Mastering PyCharm Transcripts
Chapter: Performance and profiling
Lecture: Optimizing the JSON search API
0:02 So we got our information about the performance here
0:05 none of these are acceptable speeds
0:09 300 milliseconds or above this is probably the worst,
0:12 but let's go ahead and start with this one in terms of trying to optimize this.
0:16 So here we are going to talkpython.fm,
0:20 and we're doing this query and we'll get it back
0:22 and there's really very little to do over here
0:26 you'll see under search, this is zero milliseconds,
0:34 the time actually is way, way, way down here
0:40 but it's in this whole create connection send output
0:43 it's down on the network layer,
0:46 there's nothing that we're doing here that we're going to actually make faster.
0:52 So let's think about how we can optimize this.
0:55 One of the things we could do,
0:57 let's suppose we're going to call this over and over
1:00 let's suppose we're going to go over here,
1:02 I want to call this ten times or something,
1:06 because optimizing it once, there's not a whole lot we can do here
1:09 but if we say this code is actually called a bunch of times
1:15 like it's in a web app, the web app starts up and gets going,
1:18 something like that might make sense to think about what we're about to do,
1:21 so I run it without any optimizations
1:25 you can see it's doing its thing, okay, great.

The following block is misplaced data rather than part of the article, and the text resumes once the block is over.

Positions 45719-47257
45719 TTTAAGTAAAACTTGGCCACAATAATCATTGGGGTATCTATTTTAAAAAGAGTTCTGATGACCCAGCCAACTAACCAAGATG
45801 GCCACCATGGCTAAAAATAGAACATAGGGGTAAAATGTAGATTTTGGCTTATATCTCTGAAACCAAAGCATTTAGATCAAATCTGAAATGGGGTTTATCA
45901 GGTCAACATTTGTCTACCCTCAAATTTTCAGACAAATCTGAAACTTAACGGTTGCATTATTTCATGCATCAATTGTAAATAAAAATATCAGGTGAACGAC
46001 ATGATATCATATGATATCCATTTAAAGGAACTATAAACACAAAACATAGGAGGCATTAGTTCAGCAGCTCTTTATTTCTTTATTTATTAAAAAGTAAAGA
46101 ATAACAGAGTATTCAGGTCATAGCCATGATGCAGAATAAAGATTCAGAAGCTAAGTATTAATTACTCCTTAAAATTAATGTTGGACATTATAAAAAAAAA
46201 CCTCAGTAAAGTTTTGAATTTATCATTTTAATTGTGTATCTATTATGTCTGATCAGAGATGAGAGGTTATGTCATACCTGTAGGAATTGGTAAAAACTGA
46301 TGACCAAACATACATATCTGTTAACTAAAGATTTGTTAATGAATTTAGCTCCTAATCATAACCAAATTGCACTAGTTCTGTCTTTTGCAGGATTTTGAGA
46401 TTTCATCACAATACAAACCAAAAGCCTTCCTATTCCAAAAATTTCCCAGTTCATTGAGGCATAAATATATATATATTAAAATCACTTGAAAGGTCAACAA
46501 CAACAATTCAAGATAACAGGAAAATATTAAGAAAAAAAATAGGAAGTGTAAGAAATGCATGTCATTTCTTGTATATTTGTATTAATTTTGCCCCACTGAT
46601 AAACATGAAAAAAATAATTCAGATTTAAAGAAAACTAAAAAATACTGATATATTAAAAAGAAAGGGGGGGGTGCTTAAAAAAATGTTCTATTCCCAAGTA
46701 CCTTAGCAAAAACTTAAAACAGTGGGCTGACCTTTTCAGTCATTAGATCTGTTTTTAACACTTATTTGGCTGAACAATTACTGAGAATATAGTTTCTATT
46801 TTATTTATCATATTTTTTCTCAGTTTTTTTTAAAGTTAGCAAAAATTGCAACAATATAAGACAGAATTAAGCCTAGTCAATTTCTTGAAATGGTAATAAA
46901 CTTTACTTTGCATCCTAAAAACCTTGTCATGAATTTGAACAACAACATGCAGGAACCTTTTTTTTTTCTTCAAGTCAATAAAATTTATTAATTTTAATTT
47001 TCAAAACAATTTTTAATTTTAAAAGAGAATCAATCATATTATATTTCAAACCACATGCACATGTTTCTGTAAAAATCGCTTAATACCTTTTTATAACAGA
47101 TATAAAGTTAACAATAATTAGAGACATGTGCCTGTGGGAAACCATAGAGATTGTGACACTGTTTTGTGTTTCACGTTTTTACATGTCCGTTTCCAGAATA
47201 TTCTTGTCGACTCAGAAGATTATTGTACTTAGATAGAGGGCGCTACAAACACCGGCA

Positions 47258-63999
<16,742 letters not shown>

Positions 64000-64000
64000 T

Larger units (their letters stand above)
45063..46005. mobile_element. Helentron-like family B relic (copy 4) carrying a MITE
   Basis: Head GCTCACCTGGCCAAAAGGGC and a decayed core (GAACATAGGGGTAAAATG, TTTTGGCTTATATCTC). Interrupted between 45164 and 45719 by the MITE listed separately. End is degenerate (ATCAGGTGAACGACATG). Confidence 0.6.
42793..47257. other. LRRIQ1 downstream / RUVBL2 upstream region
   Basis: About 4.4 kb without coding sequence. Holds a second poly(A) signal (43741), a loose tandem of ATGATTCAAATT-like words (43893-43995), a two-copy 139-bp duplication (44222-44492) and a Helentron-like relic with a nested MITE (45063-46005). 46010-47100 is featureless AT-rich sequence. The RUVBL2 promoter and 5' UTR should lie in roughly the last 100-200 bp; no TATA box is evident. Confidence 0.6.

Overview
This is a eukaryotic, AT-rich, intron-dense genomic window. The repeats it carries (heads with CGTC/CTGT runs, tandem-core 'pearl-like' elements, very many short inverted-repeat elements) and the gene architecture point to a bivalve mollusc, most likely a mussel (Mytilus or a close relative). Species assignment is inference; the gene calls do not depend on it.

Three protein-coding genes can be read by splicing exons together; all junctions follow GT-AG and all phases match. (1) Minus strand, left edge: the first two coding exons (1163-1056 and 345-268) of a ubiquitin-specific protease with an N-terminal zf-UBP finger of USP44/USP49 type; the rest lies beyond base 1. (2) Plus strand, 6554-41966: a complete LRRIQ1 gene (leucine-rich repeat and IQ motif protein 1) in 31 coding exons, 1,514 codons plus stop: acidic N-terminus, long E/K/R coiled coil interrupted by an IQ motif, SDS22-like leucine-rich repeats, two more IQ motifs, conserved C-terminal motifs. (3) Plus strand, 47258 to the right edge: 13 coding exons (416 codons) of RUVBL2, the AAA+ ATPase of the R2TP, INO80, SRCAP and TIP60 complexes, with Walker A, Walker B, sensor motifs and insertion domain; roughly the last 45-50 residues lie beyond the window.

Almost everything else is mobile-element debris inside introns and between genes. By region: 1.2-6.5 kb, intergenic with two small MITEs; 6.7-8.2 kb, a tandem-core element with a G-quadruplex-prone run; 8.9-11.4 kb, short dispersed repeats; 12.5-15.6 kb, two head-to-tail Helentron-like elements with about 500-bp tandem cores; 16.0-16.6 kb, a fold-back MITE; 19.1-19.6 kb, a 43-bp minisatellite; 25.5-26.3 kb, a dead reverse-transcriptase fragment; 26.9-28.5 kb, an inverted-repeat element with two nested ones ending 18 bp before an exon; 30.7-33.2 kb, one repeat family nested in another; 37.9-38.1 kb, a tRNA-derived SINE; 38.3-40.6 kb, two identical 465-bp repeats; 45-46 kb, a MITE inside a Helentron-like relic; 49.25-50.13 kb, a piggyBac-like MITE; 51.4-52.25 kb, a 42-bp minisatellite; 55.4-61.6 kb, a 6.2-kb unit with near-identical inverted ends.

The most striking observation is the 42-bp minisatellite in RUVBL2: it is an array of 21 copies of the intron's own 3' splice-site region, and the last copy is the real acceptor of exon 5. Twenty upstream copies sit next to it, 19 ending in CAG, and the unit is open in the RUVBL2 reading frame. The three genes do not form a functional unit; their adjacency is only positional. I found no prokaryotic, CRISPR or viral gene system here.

1:29 So we go back over here to our services
1:32 one of the things that's really easy is we could say
1:35 let's just cash the output,
1:38 how often does the content on talkpython.fm change;
1:41 a couple times a week you, if we open our app, do some work and close it
1:46 it is probably safe to just take the results.
1:49 So one of the things we can do is we can use this thing called functools,
1:53 so we can say import functools
1:56 and in here there's a caching decorator, momento type thing
2:00 and what it will do is, if it sees an argument it will record the results
2:05 and if it sees that argument again, it's just going to say
2:08 hey I already know the answer to this question, it is whatever, right,
2:12 whatever it saw from the last time.
2:13 So we can come here and say lru_cashe,
2:17 so we'll come down here and we'll set the lru cashe
2:22 and this is going to basically remember any search strings
2:25 and if it sees the same search, it's going to say the same answer,
2:28 and so we could search for many things
2:30 and it would give us the different corresponding answers,
2:32 but if it ever sees a repeated search, it's going to just give back the same answer.
2:37 So let's go ahead and run this again, notice that one was slower,
2:42 but now notice, there's basically no lag when we hit to the search section,
2:46 the other stuff is still slow, but search it's blazing.
2:49 So that's really cool, we're going to try
2:52 to make use of this idea of caching as an optimization
2:54 partly because we're not really doing interesting stuff
2:57 so we kind of got to make up some examples,
2:59 but this is really quite cool.
3:01 One caveat is the stuff that goes in the perimeter list here must be hashable,
3:06 strings are hashable, so this works.
3:08 Okay, so that actually made this really fast,
3:11 let's run this again and just see,
3:17 of course we did it, ten times as much, but that's ok
3:20 we can still look at the call graph and just zoom in and see what's going on over here,
3:25 so down here we have our search,
3:28 it was only called one time and it did take 280 milliseconds,
3:31 we can't really make it faster
3:33 unless we actually were to go and start saving that to disk
3:36 but even though these were called 9 times that one was called once
3:39 because we asked for the same search information over and over,
3:43 so once it got warmed up, it goes really, really fast
3:47 so I think that's about as good as it's going to get
3:49 unless I get my network faster right now.